The widespread and crippling racial profiling by police of African-Americans in Ferguson, Mo., must be followed by immediate and far-reaching reforms.
The Justice Department on Wednesday released a report capping a six-month investigation that shows years of constitutional violations built on racial biases that corroded trust and fueled a growing anger in the mostly African-American suburb of St. Louis. The city exploded in protests and violence after the Aug. 9 fatal police shooting of unarmed, 18-year-old Michael Brown.
The Justice Department declined to file civil rights charges against former Ferguson Police Officer Darren Wilson in Brown’s death, saying the evidence did not support it. A state grand jury in November also declined to charge Wilson. Brown was black; Wilson, who resigned from the force in November, is white.
The report on the Police Department, however, showed a disturbing practice of police and city officials viewing African-Americans “less as constituents to be protected than as potential offenders and sources of revenue.” It shows an oppressive abuse of power and must serve as an object lesson for all law enforcement agencies.
“Ferguson uses its police department in large part as a collection agency for its municipal court,” the report said. “Ferguson’s municipal court issues arrest warrants at a rate that police officials have called, in internal emails, ‘staggering.’”
Ferguson’s 2011 general fund revenue of $11.44 million included $1.41 million in municipal fines and fees. That revenue continued to grow and was budgeted to top $2.6 million in 2014. Email from the police chief to the city manager boasted of municipal court revenue for 2012 surpassing “$2 million for the first time in history.” The city urged police to “bring in more money,” creating a crippling debt, loss of driver’s licenses, jobs and housing for blacks.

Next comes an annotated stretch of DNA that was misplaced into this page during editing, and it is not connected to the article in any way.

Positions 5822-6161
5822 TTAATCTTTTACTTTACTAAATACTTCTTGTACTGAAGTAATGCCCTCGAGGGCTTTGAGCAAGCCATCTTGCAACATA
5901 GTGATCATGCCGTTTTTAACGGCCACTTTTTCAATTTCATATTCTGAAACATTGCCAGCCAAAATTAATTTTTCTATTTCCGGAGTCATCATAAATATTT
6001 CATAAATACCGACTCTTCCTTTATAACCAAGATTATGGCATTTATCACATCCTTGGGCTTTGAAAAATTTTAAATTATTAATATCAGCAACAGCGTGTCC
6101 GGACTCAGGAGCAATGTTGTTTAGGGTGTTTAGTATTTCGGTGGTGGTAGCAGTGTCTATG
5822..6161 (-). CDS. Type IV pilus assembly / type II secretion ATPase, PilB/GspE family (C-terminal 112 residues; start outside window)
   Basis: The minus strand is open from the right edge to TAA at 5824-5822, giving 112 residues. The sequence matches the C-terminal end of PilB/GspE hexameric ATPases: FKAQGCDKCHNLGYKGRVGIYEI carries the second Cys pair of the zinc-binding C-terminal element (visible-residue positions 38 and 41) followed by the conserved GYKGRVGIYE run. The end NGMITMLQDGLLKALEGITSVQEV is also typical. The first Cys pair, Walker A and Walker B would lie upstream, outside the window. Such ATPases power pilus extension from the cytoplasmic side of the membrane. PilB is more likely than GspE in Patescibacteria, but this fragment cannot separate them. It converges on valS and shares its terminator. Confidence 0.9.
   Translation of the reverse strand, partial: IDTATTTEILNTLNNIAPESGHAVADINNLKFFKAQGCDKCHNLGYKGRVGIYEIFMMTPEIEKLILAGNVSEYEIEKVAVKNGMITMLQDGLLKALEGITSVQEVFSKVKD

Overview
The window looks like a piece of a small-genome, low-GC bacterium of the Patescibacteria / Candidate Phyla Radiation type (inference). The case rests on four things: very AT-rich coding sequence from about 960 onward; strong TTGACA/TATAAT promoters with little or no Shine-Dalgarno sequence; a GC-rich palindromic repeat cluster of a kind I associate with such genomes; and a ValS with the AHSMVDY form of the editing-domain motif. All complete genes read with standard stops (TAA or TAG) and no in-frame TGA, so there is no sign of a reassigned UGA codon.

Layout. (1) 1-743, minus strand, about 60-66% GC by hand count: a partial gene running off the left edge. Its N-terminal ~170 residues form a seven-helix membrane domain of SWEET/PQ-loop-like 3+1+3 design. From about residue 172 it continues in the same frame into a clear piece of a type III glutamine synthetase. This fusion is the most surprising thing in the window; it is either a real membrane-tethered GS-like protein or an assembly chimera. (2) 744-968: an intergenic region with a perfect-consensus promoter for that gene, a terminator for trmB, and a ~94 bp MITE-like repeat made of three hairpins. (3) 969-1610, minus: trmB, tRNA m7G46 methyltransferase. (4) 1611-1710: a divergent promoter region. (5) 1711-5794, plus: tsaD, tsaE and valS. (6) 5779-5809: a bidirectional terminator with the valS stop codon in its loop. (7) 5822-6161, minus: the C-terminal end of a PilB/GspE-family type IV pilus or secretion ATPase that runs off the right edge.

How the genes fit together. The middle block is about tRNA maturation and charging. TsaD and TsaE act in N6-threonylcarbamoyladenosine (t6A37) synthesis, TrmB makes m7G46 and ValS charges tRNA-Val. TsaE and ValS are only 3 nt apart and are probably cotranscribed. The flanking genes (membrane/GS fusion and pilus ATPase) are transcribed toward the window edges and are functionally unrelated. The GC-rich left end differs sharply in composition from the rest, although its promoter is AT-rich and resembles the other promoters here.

African-Americans, 67 percent of the city’s population of about 21,000 people, were the main targets of police.
From 2012 to 2014, blacks were involved in 85 percent of vehicle stops, 90 percent of citations and 93 percent of arrests. The report found that African-Americans were more than twice as likely as white drivers to be searched during vehicle stops but 26 percent less often than white drivers to be found to possess contraband. That’s not only inexcusable, it’s poor policing.
Blacks were more likely to receive multiple citations in a single stop. Some charges were “almost exclusively against African-Americans.” Blacks accounted for “95 percent of manner of walking in roadway charges” and 94 percent of all failure to comply charges. Brown was stopped for walking in the street.
Close to 90 percent of documented force used by Ferguson police was against African-Americans. Police dogs were a frequent weapon. “In every canine bite incident for which racial information is available, the person bitten was African-American,” the report said. That is an abomination.
Email collected in the investigation from the city revealed stark and inexcusable prejudice, offensive racist jokes and blatant discrimination. The city had been operating as if the civil rights movement and laws against discrimination never existed.
The Justice Department recommends corrective actions. It should file a lawsuit against Ferguson if a settlement resulting in aggressive and major changes isn’t reached. The recommendations included training for police to shift from raising revenue to community engagement, real community policing, crime prevention, anti-discrimination practices and problem-solving.
Police hiring should focus on diversity starting at the highest ranks. Only four of the 54 sworn officers are black. Evaluations should emphasize service and not ticket quotas. Goals for officer deployment patterns and scheduling should aim for better crime prevention and to meet the community’s needs.
Ferguson needs a more transparent municipal court process. If needed, the state should step in to ensure due process and equal protection in the courts.
Ferguson currently represents some of the worst examples of racial profiling in the nation. If the Justice Department recommendations are followed, Ferguson can become an example to other cities of good policing, where all lives and public safety truly matter.